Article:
So my flexible definition is  . . . photo should have been taken in 1999 or before, by you or of you or a family member, and in the case of a wreck, probably identifiable.  Exception . . .  it could be a boat built before  . . . say  . . . 1965.”

Many thanks to all of you who sent along photos, contributed ideas, and commented in November.

Sorry if I confused a few of you with the acronym GHP&W.  You see how it expands above.  I suppose this is a sixth boro gunkhole of an upscale sort, and I’ll let you guess where at first.  And given the date today, my misleading clue is “turkey sailboat.”

I’ll use relative cardinal directions:  looking north,

0aajc1

west,

0aajc2

east,

0aajc3

back west,

0aajc4

looking southwest,

0aajc5

And five minutes later . . . looking west,

0aajc6

 

0aajc7

 

0aajc8

west,

0aajc9

and east.  That’s Brooklyn over on the far side.

0aajc10

And  . . . while staying in the channels, you could get to a Manhattan dock in less than 20 minutes from our initial photo.

0aajc11

Here’s a chart view and here’s

caveptlib

more context.  See the two green diamonds at lower left of this image?  The lower of the two is Teal Bulker, which you saw above.   The blue diamond down there is a NYWaterways boat, just 17 minutes from Pier 11.  And just north of the complex is a beach that might hint at what sixth boro coastlines once were. 

cppl17

All photos by Will Van Dorp.  Oh, and that clue intended to distract, here it is, and it has nothing to do with Thanksgiving.

0aatsb

On a personal note, I’d like to thank all of you for reading tugster and contributing in so many ways.  To everyone that I’ve crossed paths with in the past year and the foregone 2950+ posts, thank you.

Happy Thanksgiving today and every day.  Life is precious and unpredictable.

 

Here was the welcome for 343.

Yesterday, Feehan arrived in the sixth boro.  I miscalculated and missed the event, but New York Media Boat was there for the jubilation.

1

 

2

 

20151012_NYMB_FDNY_Feehan-7490_1200

 

Many thanks to Bjoern Kils of the Media Boat for use of these photos.

You can call this “Capt. Log gone;  Chandra B arrived.”  Log out or log off . . . might work also.  Anyone know if Capt. Log, launched 1979 and retired at 0000 hrs on 1/1/15,  has sold and if so to whom?  Click here for a Professional Mariner article  on the vessel.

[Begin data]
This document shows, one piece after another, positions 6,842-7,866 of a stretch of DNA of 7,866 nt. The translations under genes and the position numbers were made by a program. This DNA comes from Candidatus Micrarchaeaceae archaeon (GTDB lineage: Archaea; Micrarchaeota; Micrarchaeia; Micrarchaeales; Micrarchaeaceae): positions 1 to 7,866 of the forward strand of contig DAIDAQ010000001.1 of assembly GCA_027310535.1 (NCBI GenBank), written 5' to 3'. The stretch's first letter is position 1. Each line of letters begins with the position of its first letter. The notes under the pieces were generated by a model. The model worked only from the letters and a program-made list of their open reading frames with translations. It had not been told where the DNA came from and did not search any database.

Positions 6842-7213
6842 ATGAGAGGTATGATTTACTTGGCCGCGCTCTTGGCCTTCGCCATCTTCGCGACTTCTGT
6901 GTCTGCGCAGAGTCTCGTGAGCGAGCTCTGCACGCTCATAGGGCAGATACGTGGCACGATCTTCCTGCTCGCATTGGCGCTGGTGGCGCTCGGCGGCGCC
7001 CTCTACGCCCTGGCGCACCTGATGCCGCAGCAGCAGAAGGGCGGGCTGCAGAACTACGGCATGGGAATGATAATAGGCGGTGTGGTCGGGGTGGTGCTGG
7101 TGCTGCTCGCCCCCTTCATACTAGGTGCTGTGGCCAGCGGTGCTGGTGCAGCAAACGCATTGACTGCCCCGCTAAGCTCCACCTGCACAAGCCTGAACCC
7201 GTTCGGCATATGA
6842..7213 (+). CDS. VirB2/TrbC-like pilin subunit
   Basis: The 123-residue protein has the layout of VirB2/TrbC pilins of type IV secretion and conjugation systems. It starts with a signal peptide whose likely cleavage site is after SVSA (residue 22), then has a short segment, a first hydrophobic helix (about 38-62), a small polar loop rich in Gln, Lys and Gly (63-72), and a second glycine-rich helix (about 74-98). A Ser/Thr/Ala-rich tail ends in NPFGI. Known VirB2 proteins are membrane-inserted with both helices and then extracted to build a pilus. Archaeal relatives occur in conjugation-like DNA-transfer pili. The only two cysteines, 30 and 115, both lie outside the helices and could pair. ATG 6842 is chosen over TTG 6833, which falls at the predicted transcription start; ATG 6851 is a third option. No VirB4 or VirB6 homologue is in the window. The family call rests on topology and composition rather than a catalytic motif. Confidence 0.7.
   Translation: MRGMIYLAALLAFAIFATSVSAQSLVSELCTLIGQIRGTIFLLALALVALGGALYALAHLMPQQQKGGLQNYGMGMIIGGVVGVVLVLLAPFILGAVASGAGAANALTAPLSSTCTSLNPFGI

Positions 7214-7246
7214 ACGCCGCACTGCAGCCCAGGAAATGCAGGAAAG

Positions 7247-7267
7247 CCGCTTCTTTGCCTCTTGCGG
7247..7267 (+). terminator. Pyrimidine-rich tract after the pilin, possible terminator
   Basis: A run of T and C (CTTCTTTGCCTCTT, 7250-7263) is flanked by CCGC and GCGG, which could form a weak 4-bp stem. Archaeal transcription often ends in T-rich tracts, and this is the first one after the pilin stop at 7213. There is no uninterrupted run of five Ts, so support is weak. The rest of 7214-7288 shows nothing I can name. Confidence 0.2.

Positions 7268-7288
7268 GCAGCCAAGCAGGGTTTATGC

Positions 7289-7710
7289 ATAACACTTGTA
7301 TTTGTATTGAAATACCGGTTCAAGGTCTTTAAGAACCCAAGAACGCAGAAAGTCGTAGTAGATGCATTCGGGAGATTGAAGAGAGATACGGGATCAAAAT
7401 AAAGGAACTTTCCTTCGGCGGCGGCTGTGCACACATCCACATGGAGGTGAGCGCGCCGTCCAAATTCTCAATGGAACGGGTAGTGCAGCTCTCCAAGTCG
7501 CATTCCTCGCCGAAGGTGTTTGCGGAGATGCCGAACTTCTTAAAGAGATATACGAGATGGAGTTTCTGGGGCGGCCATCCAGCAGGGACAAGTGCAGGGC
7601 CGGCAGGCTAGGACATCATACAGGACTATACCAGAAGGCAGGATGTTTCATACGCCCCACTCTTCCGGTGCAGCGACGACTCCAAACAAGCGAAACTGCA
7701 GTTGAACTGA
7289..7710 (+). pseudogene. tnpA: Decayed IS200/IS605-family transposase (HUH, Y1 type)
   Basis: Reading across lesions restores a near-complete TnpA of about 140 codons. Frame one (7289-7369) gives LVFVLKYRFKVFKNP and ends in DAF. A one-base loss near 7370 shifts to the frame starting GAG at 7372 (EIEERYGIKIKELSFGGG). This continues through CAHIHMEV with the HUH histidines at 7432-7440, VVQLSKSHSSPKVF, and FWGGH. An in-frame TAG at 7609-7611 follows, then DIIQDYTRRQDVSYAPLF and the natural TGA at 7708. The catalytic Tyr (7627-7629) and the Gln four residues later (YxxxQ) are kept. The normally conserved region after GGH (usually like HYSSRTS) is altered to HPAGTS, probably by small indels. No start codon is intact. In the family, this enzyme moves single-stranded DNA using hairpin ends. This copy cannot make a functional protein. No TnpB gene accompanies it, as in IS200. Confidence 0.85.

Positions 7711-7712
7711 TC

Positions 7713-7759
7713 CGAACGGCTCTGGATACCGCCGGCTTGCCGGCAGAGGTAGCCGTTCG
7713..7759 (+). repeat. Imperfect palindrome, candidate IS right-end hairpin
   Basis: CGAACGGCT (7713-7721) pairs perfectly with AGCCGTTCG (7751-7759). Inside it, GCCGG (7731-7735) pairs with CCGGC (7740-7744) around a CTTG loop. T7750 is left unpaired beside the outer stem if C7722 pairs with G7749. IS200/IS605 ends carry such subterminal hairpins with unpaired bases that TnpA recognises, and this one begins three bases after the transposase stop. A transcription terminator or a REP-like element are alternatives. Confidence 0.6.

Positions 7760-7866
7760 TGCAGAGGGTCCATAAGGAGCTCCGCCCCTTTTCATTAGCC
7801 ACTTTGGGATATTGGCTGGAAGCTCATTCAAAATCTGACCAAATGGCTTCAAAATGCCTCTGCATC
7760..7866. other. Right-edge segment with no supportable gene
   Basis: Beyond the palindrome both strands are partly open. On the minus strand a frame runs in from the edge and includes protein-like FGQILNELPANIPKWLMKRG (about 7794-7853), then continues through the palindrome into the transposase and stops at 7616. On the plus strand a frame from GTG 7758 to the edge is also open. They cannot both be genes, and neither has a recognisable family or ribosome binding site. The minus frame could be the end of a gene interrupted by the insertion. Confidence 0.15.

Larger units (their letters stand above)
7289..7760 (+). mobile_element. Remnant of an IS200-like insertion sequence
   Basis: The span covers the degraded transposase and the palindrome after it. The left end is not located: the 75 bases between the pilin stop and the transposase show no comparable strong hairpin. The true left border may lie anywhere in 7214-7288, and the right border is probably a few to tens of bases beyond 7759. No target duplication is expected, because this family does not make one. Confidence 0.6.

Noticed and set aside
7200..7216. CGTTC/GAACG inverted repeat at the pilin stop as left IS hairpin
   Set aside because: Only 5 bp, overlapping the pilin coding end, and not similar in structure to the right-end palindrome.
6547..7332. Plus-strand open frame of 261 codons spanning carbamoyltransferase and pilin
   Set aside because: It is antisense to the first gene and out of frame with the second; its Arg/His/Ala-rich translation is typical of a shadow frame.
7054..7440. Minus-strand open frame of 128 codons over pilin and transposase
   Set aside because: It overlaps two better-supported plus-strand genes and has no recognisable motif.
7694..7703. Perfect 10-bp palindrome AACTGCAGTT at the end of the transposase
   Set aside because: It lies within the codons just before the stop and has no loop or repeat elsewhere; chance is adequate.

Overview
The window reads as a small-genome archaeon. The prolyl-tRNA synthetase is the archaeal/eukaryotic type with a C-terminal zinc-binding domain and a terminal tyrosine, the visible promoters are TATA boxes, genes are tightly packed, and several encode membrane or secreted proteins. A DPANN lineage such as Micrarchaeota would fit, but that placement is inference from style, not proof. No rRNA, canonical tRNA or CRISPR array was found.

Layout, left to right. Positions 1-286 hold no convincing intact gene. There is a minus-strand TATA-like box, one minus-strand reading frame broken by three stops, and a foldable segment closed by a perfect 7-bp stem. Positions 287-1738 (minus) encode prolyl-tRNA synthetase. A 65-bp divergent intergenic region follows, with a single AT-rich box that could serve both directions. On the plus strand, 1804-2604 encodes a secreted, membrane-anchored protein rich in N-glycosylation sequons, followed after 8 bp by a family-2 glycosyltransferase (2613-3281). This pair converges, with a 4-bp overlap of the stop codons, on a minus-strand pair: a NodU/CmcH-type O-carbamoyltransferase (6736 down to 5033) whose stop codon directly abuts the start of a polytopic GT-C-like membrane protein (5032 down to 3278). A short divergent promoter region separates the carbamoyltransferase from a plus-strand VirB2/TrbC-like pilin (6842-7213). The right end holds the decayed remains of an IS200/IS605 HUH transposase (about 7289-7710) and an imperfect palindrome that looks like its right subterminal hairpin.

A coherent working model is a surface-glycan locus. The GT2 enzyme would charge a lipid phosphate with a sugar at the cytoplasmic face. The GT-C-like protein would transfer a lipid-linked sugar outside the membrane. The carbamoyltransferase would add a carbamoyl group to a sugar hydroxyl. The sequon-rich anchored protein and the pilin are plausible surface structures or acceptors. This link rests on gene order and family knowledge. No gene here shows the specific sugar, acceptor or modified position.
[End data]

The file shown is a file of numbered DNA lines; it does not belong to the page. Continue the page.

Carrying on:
OLYMPUS DIGITAL CAMERA

taken September 2013

But the real story here is that a new appropriate-sized double-hulled tanker has taken her place in the sixth boro. Welcome Chandra B.

0aacb1

Here she fuels up

0aacb2

Positive Carry, a Feadship,  on the Upper Bay.

0aacb3

Many thanks to Bjoern of New York Media Boat for these photos.

Here was the first of this sad series.

The photo below–taken by Bjoern Kils of New York Media Boat–shows what a half year under the water does.

0aasb

 

Again, thanks to Bjoern for sharing this photo.

There’ve been plenty of people I’ve wanted to chance re-encounter, but it doesn’t always happen.  I’ve been to Southwest Harbor long ago, but I’ve never seen a Good Idea before.

OLYMPUS DIGITAL CAMERA

I saw this WLB come into the harbor the other day and just assumed it was Katherine Walker, WLM-552.  But I was wrong.  Voila Elm, WLB-204, 50 feet longer than Walker, and  out of Atlantic Beach, NC, where I saw it a few years back.

OLYMPUS DIGITAL CAMERA

OLYMPUS DIGITAL CAMERA

Alice Oldendorff . . . I heard her crew talking with the Sandy Hook pilots the other day . . . .  I wish I knew how many voyages she has made into the sixth boro in the past decade!!

OLYMPUS DIGITAL CAMERA

The Blue Peter . . . I saw it a month ago in Narragansett Bay, but got close enough for a good photo only after they’d dropped sail.

OLYMPUS DIGITAL CAMERA

Liberty II . . . our paths haven’t crossed in quite a while.

OLYMPUS DIGITAL CAMERA

Sea Lion . . . is a busy boat.

OLYMPUS DIGITAL CAMERA

New York Media Boat . . .  another busy boat in duplicate.

OLYMPUS DIGITAL CAMERA

OLYMPUS DIGITAL CAMERA

 

No Wake . . . our paths have never crossed that I recollect, but I wonder whose she has.  She seems to have some age.

OLYMPUS DIGITAL CAMERA

All photos taken in the past week or so . . .

Enter your email address to follow this blog and receive notifications of new posts by email.

Join 841 other followers

If looking for specific "word" in archives, search here.
Questions, comments, photos? Email Tugster

Graves of Arthur Kill

Click to order your copy of Graves of Arthur Kill, by Gary Kane and Will Van Dorp. 3Fish Productions.

Seth Tane American Painting

Read my Iraq Hostage memoir online.

My Babylonian Captivity

Reflections of an American hostage in Iraq, 20 years later.

Tale of Two Marlins

Blue Marlin spent 600+ hours loading tugs and barges in NYC Sixth Boro. Click on image for presentation made to NY Ship Lore and Model Club, July 25, 2011.

Archives

February 2016
M T W T F S S
« Jan    
1234567
891011121314
15161718192021
22232425262728
29  
Follow

Get every new post delivered to your Inbox.

Join 841 other followers